By: Cable, George W. ; [Hennen Jennings' copy]

Price: $149.94

Quantity: 1 available

Book Condition: Very Good+

vi, (2), 173 pages; Clean and secure in original brown cloth binding with pink lettering at spine and front board. Original owner's name on ffep - "H. Jennings." George Washington Cable (1844 – 1925) was a southern American novelist notable for his portrayals of Creole life in his native New Orleans, Louisiana. He has been called "the first modern southern writer." Toward the end of his literary career Cable turned his attention away from popular fiction and instead focussed his writing on social issues and reform. The book on offer here The Negro Question and another work The Silent South (1885) encouraged racial equality and opposed Jim Crow. The Negro Question addresses topics such as: "The Social Basis of Slavery Still Exists," "Enfranchisement a Cause of Apprehension," "Responsibility of Southern White Men," and "What Makes the Color Line?" These publications alienated the southern readers who had once been his devoted fans. In fact his views elicited such hostility from his Southern neighbors, he left the South and moved his family to Northampton, Massachusetts. James Hennen Jennings (1854-1920) was a mining engineer, born at Hawesville, KY. After attending private schools in London and Derbyshire, England, Jennings returned to Kentucky and set up a lumber business, but soon wanted to further his engineeering education. He graduated from the Lawrence Scientific School of Harvard University in 1877 with the degree C.E. Jennings then headed West and worked in gold and quicksilver mines in California for the next ten years. In 1887 he went to Venezuela for another mining job. Finally, his talents as an innovative mining engineer, took him to South Africa. During 1889-1905 he was consulting engineer of H. Eckstein, in Johannesburg, and Wemher Beit, in London. Jennings was chiefly responsible for the development and expansion of their mines, employing the most technologically advanced methods and equipment available in the day. In the rough and tumble of South Africa, he managed to keep out of John Hays Hammond's conspiracy to overthrow Kruger's government and to earn a fortune (the equivalent of about 10 million pounds in 2014) before he returned to America in 1905.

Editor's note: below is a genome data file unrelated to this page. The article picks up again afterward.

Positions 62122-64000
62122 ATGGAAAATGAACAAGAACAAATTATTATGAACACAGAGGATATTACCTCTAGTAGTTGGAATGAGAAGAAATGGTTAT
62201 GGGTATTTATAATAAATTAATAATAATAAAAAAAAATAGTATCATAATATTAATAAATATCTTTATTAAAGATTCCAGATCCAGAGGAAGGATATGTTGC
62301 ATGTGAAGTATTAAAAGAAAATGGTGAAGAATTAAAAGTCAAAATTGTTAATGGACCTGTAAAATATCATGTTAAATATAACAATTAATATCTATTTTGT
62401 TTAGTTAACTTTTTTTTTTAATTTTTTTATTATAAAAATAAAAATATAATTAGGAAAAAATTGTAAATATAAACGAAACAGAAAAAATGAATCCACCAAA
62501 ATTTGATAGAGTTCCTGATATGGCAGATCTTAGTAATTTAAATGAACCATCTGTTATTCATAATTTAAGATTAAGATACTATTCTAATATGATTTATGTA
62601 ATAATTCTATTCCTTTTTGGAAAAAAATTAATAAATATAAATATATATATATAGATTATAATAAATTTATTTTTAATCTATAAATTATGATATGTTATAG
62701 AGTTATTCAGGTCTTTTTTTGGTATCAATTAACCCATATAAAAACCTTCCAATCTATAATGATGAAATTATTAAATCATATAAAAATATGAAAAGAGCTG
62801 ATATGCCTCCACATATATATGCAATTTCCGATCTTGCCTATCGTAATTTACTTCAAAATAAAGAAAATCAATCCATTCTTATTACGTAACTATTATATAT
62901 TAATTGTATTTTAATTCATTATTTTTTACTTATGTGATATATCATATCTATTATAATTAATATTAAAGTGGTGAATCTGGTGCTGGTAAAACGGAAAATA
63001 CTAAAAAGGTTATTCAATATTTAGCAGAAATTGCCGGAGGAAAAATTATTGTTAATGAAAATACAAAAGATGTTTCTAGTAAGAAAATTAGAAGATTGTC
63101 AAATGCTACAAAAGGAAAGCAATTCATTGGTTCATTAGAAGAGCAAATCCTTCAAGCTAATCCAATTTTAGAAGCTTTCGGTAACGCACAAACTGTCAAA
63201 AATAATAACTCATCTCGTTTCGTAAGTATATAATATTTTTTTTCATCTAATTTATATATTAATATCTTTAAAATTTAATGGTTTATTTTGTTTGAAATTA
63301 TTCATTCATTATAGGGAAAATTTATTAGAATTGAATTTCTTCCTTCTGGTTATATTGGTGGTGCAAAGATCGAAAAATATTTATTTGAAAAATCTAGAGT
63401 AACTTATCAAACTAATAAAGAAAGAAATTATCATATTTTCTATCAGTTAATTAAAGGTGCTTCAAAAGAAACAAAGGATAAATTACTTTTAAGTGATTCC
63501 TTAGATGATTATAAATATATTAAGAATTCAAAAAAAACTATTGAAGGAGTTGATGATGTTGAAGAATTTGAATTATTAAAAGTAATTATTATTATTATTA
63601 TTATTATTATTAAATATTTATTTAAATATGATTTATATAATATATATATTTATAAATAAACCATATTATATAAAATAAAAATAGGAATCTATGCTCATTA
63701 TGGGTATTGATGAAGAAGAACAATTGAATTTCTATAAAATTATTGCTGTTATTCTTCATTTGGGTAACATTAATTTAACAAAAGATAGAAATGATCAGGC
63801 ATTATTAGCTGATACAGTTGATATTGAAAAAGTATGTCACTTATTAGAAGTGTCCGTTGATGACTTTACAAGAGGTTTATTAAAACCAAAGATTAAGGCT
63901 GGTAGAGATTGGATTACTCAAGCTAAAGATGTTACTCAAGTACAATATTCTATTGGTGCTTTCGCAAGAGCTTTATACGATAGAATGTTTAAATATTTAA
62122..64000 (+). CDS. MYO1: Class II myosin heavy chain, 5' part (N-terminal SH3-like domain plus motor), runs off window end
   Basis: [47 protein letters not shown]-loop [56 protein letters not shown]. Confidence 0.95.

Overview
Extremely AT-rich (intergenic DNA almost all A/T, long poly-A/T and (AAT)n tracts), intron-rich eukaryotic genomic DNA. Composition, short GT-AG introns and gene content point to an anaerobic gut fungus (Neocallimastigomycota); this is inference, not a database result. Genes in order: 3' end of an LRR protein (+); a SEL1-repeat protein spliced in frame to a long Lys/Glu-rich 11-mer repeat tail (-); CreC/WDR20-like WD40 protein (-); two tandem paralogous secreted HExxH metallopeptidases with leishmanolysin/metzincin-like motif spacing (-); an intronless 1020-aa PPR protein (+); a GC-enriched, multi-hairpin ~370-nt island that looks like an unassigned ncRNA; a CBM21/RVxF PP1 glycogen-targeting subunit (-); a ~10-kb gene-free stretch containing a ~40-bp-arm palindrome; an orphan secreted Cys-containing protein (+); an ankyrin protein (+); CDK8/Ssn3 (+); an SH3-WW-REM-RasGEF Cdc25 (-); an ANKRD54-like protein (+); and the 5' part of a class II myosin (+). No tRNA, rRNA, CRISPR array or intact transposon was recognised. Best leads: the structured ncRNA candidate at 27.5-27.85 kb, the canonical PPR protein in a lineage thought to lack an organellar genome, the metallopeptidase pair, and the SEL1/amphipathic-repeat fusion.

Author Name: Cable, George W. ; [Hennen Jennings' copy]

Categories: African American Studies, Psychology and Sociology, Americana and American History,

Publisher: New York, Charles Scribner's Sons: 1903

Book Condition: Very Good+

Size: 8vo

Seller ID: 42389

Keywords: American Negro Race Relations Racial Equality African American Studies